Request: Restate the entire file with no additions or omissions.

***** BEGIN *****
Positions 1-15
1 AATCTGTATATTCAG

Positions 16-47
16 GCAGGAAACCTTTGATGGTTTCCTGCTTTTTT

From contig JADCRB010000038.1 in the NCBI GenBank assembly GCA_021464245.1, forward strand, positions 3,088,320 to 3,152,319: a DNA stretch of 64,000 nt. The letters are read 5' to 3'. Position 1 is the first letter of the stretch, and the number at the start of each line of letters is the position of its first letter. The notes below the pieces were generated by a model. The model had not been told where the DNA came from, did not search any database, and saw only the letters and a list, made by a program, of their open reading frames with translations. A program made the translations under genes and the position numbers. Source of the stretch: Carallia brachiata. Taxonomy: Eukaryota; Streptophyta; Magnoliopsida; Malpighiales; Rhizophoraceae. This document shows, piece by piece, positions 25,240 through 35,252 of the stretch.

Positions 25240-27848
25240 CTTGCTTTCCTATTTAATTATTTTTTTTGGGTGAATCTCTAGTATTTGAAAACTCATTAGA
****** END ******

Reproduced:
Positions 1-15
1 AATCTGTATATTCAG

Positions 16-47
16 GCAGGAAACCTTTGATGGTTTCCTGCTTTTTT

From contig JADCRB010000038.1 in the NCBI GenBank assembly GCA_021464245.1, forward strand, positions 3,088,320 to 3,152,319: a DNA stretch of 64,000 nt. The letters are read 5' to 3'. Position 1 is the first letter of the stretch, and the number at the start of each line of letters is the position of its first letter. The notes below the pieces were generated by a model. The model had not been told where the DNA came from, did not search any database, and saw only the letters and a list, made by a program, of their open reading frames with translations. A program made the translations under genes and the position numbers. Source of the stretch: Carallia brachiata. Taxonomy: Eukaryota; Streptophyta; Magnoliopsida; Malpighiales; Rhizophoraceae. This document shows, piece by piece, positions 25,240 through 35,252 of the stretch.

Positions 25240-27848
25240 CTTGCTTTCCTATTTAATTATTTTTTTTGGGTGAATCTCTAGTATTTGAAAACTCATTAGA